“The female dogs are segmented. They’re separated from the male if they’re in heat for the period of time they’re in heat and then they’re allowed to race. It’s not complicated,” said Carey Theil with the animal rights group Grey2K.

Former Lieutenant Governor Jeff Kottkamp who also represents the greyhound racing industry it is antithetical to think owners would harm a dog that must be in top racing condition.

“Frankly nobody cares about these animals than their owners,” Kottkamp says.

For more information, read the whole WSFU-FM on Health News Florida by clicking here.

 

Update: County Health official: Zika-related birth defects to increase

Sick of hearing about Zika already? Get used to it as more birth defects related to the virus are expected in 2017 in Florida and throughout the U.S.

This summer, there will be a full-court press by health officials against Zika.

“It’s not something to be taken lightly,” said Dr. Alina Alonso, head of the Palm Beach County Health Department, in an interview with The Palm Beach Post.

“The main emphasis again is going to be on pregnant women. The CDC expects to see a 20-fold higher proportion of Zika-affected birth defects compared to those that were seen in the 2013-14, before Zika came to the Americas.”

Before 2014, there were three cases of Zika-caused microcephaly for every 1,000 births. That number is now up to 60 cases per 1,000. “That’s a large increase,” Alonso said.

Dr. Alina Alonso, head of the Palm Beach County Health Department says pregnant women with Zika are being tracked.

Microcephaly is a rare neurological condition in which an infant’s head is significantly smaller than normal.

On Friday, the Centers for Disease Control & Prevention released a report that 15 of infants were born with birth defects in pregnancies with a confirmed Zika virus infection in the first trimester. “These findings highlight why pregnant women should avoid Zika virus exposure,” the report stated.

The CDC suggest that because the full effects of the virus is unknown, all pregnant women infected with Zika should receive postnatal imaging and a comprehensive newborn physical exam and hearing screen.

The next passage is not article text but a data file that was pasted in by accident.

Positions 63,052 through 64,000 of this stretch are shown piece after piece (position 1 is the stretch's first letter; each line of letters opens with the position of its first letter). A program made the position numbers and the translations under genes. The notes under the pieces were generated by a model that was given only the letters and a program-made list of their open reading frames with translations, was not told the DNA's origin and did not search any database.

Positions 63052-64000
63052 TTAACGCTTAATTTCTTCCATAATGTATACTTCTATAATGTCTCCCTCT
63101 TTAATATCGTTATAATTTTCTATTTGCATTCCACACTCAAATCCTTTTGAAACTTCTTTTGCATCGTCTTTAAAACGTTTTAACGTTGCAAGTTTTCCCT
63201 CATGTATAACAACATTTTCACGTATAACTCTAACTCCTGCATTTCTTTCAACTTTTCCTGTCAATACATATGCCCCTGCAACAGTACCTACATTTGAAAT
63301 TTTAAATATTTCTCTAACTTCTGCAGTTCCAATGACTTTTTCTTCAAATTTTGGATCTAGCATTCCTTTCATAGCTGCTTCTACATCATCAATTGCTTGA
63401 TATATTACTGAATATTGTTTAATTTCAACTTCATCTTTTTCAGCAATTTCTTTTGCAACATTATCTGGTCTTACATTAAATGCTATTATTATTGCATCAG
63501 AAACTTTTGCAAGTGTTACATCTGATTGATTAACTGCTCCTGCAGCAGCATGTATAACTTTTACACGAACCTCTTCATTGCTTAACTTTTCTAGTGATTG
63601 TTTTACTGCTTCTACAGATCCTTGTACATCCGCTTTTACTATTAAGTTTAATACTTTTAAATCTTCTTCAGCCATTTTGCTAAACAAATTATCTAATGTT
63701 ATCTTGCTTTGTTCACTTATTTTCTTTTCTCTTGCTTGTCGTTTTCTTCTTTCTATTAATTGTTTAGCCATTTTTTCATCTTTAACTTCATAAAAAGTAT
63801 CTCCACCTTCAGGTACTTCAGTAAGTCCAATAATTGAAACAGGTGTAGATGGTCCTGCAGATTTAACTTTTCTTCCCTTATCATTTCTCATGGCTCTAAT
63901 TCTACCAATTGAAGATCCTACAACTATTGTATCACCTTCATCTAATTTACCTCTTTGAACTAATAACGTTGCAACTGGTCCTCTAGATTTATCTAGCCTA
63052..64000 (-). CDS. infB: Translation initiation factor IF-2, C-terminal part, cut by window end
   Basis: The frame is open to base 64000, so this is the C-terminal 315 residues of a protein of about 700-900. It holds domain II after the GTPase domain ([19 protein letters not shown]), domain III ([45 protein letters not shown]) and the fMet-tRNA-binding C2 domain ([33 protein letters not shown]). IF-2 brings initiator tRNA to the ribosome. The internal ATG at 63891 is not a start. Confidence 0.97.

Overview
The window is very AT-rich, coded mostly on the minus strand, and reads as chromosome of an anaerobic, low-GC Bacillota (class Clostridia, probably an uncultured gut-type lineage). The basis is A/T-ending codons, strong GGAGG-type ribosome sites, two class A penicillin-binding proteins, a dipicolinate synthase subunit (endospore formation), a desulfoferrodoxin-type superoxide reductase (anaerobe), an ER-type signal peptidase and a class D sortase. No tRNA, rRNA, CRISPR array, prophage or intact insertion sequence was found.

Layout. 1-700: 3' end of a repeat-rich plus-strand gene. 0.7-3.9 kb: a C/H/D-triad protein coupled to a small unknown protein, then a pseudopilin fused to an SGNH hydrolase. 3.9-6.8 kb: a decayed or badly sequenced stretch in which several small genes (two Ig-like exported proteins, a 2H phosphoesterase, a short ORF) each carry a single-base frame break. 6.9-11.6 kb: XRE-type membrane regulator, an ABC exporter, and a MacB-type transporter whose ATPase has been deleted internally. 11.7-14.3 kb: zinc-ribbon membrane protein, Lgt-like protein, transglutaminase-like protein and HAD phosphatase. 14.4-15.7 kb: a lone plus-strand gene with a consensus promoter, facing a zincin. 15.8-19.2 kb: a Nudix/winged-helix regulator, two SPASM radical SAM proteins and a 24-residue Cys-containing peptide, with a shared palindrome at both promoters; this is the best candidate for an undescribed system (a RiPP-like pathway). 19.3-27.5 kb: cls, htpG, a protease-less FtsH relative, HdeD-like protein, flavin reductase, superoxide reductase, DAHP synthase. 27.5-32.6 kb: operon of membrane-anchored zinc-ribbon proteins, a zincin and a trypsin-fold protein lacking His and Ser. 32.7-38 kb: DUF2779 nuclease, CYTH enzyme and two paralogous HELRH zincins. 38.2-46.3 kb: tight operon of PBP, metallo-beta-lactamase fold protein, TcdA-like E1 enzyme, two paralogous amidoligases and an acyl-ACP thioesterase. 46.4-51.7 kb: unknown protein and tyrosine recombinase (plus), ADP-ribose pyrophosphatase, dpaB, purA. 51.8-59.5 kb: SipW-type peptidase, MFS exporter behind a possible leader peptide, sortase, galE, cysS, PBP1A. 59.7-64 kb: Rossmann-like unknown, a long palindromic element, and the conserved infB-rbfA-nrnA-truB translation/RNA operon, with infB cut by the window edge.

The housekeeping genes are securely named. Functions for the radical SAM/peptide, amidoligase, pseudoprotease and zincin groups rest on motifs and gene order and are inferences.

So as the summer comes barreling down the calendar, the focus of health officials will be on the mosquito-borne virus that causes severe birth defects. More than 2,000 cases have been recorded in Florida.

Alonso said she dispatched teams last summer that went door-to-door in neighborhoods about Zika. “We were very pro-active,” she said. “I expect to see more cases because the mosquito is already established here in our environment.”

The Aedes aegypti is the main culprit that carries Zika. It also can transmit dengue fever, chikungunya, Zika fever and yellow fever viruses.

The Health Department will work with doctors to continue a registry of pregnant women who are positive with Zika. “We will see if they have healthy babies or affected babies,” she said.

Alonso said the best prevention, of course, would be a vaccine, but until then citizens have to practice prevention whether it is draining standing water or using repellant. About 80 percent of people who contract the virus don’t exhibit any symptoms of fever, rash, body aches. But for those that do, Zika can have serious, even neurological, consequences.

Zika can be transmitted through sexual activity, so Alonso suggests the use of condoms or abstaining from sex for people who have traveled to infected areas in the Caribbean and South America.

And Alonso doesn’t shy away from the fact that Zika can cost the state plenty.

“Because it is affecting pregnant women, it is affecting our tourism. It is very important,” she said.

Last week Gov. Rick Scott held a news conference with Alonso to talk about efforts to combat Zika. With serious tourist dollars at stake, Scott can claim some initial victories.

He has called on the CDC for advice and assistance. A Zika hotline was created. Lab testing capacity was expanded. He has demanded more money from Washington. He used emergency power to release $61 million from the general fund for research, prevention and response. Mailers were sent out to residents in multiple languages.

Researchers are working furiously to find a vaccine.

The National Institute of Allergy and Infectious Diseases has announced that vaccination trials have begun using an experimental DNA serum.

The trial aims to enroll at least 2,490 healthy participants in areas of confirmed or potential active mosquito-transmitted Zika infection, including the continental United States and Puerto Rico, Brazil, Peru, Costa Rica, Panama, and Mexico.